Pulp and Dagger Webzine Presents

Government Agent, Abram Donlevy in

The Terror of the Rails!

An Extraordinary Odyssey of Action and Wonderment!

Andrew Dunphy

Chapter Six -  Trapped

 ABRAM DONLEVY, GOVERNMENT AGENT AND troubleshooter, crouched low on top of the impossible contraption rattling beneath him.  Behind him, also clutching to what little there was in the way of hand holds, was the Indian woman, Mary Manyrivers.  They had both come this night to learn the secret of "The Devil" that had haunted this area of the prairie -- according to Mary, for years.  But the secret was more bewildering than if it truly had been Old Nick himself.

"If it is a device, a machine like the iron railroad," shouted Mary, above the roar of its engines, "who built it?"

"I don't know," said Bram.  "I don't know who, or why.  Nor do I understand how it can come and go, vanishing literally without a trace.  It's almost like it's a ghost train."

Mary looked down, frowning, then held up her hand for him to see.  "Dirt."

He shrugged.  "I guess the owner doesn't clean up here.  That's the least of our concerns."

"Not dirty," she said.  "Dirt.  Soil.  What would soil be doing way up here?"

Bram stared at her, but if she expected him to provide an explanation, he had none to offer.  "Can you see the priest you came with or the other man who was with me?" he asked, changing the subject.

Mary peered with him at the surrounding prairie field.  The clouds of earlier had begun to pass, allowing stars and moon light to wash down like a thin coating of amber.  In the vague, watery light, Mary pointed to their left.  "There.  I see someone.  But I do not know if it is Father Forcier or the other man."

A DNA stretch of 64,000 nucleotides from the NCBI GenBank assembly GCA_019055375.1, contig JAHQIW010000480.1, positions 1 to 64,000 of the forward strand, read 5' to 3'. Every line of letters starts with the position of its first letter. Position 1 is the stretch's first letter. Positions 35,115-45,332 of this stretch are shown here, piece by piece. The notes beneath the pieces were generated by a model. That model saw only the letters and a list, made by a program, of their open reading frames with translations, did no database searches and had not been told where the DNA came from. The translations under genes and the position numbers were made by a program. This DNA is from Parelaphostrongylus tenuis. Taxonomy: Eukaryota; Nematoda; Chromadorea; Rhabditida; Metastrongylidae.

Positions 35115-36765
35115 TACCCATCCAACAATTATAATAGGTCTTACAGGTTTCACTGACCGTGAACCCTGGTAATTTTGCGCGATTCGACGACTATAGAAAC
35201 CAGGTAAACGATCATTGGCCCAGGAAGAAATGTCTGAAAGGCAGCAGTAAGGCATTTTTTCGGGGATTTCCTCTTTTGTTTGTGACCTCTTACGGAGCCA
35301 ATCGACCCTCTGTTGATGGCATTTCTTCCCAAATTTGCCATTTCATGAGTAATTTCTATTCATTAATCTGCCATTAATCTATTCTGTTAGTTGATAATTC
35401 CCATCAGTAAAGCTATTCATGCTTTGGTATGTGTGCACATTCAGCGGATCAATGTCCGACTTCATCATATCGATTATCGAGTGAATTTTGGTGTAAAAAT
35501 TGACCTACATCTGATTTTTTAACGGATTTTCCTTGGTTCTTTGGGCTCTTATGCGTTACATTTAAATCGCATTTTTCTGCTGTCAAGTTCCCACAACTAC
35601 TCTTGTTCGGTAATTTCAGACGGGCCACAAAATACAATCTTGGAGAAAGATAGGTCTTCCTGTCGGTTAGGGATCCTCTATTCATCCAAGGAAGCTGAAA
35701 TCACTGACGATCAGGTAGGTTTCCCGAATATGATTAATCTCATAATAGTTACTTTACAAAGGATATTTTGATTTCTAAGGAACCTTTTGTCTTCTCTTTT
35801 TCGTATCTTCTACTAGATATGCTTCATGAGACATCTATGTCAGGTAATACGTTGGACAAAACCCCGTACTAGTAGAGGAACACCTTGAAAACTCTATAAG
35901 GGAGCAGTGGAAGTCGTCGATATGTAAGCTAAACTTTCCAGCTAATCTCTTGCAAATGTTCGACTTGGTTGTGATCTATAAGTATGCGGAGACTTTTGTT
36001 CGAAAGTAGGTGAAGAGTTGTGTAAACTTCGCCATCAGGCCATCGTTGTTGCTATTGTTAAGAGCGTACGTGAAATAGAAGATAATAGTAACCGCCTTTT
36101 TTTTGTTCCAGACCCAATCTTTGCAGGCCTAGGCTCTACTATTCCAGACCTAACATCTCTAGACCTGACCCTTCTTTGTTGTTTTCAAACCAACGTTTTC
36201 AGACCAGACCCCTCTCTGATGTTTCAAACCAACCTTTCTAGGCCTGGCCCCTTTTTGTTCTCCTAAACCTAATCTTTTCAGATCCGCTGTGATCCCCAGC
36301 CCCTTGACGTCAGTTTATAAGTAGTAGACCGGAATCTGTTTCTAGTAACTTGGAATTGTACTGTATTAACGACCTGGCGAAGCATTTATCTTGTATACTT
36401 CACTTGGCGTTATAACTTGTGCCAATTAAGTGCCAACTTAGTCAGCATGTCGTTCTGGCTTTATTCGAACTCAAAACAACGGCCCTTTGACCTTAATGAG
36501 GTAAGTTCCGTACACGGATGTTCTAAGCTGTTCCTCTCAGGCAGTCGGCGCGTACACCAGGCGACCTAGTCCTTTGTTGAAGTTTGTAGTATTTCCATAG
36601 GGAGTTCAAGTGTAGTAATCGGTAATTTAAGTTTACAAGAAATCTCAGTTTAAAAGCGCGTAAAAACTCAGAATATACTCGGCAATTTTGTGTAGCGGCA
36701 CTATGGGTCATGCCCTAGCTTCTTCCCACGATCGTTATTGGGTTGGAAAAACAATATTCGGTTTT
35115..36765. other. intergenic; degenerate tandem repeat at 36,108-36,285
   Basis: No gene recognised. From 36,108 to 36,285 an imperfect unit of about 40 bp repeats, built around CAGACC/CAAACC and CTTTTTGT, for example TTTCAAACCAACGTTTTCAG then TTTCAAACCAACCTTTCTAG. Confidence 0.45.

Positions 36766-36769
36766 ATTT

"And I see someone to the right, there.  Might be Miles O'Leary.  At least this damned thing seems to have stopped pursuing them.  We can be grateful for that." If nothing else, he thought to himself bitterly.  Bram was no closer to fulfilling his assignment, to actually stopping the thing, than he was before he knew what it was.  In fact, at the moment it was unclear if he would survive this encounter long enough even to report back to his superiors in Ottawa, the capitol of this fledgingly nation called Canada.

Although, with a little luck, and fool hardiness, he and Mary had managed to gain the top of the thing, getting down from it would be another matter.  A leap from this height, and at the speed it was going, would probably result in a broken ankle -- if not their necks -- and there was the very real threat of falling and being dragged under the great, unfeeling monster's iron belly where they would be crushed to death.  Yet his earlier attempt to gain ingress into the machine, to strike at its soft, fleshy vitals -- namely the men who must be beneath their feet, operating the device from inside -- had proved futile as well.